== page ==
No other sport can boast a body of literature that begins with Homer
, and Plato
; advances through Virgil
; matures through the pens of O. Henry
, Jack London
, and George Bernard Shaw
; and flourishes in the hands of Hemingway
, Norman Mailer
, and David Remnick
. But then, boxing is such a primal experience that it draws a distinctly muscular prose from writers who've gotten close enough to stand toe to toe and take it on.
W.C. Heinz, one of the 20th century's towering sports writers, and Nathan Ward have pulled together a remarkable literary stable of fiction, reportage, poetry, profiles, essays, and commentaries to build a tome worthy of being called The Book of Boxing. It's an anthology with a punch, certainly; but like boxing itself, it is aboutboth art and strength, finesse and force, defeat and victory. Fight aficionados will find plenty of old friends here: all of the above, for starters, plus Frank Menke's classic account of the Dempsey-Firpo brawl, Jimmy Cannon, Joe Louis, Mark Kram on the Thrilla in Manila, and James T. Farrell's brutal short story, "Twenty-Five Bucks." But you don't have to be a fight fan to appreciate the action; aficionados of good writing should just take a ringside seat and prepare to be knocked out again and again. --Jeff Silverman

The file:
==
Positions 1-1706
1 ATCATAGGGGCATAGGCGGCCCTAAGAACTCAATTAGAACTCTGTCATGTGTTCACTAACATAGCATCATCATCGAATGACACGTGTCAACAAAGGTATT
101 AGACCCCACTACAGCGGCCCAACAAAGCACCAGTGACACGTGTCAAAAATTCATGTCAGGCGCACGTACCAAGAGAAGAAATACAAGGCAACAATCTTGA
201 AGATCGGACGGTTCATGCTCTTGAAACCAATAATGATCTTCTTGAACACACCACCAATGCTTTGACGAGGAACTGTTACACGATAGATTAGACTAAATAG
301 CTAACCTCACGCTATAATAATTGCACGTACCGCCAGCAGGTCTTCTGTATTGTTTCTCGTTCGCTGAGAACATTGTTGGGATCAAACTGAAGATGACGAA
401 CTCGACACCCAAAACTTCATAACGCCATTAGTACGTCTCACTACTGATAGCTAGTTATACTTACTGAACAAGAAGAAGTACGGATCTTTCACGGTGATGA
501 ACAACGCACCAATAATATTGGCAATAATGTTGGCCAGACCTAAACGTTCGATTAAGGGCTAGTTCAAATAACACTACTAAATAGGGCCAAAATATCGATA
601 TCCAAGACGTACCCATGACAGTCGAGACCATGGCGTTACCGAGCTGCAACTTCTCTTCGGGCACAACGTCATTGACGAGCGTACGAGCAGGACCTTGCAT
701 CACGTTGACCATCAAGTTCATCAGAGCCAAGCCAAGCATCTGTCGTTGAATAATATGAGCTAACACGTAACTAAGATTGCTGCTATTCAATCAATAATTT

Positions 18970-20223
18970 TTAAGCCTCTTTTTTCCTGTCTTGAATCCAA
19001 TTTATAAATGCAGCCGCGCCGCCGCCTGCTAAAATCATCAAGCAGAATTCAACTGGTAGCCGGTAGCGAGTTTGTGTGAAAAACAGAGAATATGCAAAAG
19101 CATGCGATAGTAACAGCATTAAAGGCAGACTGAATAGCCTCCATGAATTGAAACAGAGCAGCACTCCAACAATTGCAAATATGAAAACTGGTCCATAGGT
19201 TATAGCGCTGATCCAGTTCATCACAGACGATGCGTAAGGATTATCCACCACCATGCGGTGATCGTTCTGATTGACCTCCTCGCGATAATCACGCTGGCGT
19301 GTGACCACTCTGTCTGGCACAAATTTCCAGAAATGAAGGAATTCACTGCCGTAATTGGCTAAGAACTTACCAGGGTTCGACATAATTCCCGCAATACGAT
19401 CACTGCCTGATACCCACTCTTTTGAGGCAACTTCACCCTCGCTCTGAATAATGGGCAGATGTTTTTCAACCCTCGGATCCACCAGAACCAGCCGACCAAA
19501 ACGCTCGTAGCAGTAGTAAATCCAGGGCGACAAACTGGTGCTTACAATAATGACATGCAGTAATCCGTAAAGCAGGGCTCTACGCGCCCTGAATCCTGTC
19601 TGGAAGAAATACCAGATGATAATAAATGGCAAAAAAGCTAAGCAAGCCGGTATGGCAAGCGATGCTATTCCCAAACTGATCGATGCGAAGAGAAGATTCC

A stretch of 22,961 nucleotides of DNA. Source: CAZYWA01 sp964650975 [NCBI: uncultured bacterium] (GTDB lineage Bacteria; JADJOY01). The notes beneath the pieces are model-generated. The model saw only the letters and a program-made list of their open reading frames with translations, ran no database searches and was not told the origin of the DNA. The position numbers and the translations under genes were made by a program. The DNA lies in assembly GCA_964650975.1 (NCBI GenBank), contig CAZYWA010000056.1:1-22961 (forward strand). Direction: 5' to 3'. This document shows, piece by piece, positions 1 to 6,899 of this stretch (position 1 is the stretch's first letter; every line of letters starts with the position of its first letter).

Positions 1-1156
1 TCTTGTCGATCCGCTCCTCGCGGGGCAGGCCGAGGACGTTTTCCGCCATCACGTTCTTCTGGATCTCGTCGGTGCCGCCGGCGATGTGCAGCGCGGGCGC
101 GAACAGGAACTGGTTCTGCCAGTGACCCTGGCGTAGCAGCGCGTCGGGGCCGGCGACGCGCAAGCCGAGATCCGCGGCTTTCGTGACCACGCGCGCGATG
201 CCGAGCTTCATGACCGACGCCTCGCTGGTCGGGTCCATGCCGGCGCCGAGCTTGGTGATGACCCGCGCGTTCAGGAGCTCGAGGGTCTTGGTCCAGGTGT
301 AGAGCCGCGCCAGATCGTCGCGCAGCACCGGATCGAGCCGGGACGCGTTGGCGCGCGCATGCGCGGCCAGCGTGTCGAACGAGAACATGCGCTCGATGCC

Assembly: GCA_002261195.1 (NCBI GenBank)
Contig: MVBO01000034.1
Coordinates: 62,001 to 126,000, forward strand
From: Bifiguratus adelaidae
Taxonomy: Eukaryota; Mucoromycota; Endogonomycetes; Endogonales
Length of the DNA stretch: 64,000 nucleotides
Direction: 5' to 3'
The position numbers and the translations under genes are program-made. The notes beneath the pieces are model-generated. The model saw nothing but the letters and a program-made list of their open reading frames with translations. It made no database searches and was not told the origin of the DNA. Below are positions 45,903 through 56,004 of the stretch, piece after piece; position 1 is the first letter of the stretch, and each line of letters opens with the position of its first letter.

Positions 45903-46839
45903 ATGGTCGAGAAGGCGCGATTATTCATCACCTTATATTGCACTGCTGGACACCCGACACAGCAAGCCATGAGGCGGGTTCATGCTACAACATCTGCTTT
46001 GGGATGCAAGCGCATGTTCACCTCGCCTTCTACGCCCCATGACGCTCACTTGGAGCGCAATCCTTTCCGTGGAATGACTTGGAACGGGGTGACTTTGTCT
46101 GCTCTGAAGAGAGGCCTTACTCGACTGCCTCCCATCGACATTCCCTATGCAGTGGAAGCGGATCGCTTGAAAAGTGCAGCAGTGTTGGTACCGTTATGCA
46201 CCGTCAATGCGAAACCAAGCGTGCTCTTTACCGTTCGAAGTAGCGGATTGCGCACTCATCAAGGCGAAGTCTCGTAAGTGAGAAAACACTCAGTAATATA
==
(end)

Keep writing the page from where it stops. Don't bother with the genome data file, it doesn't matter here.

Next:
--This text refers to an out of print or unavailable edition of this title.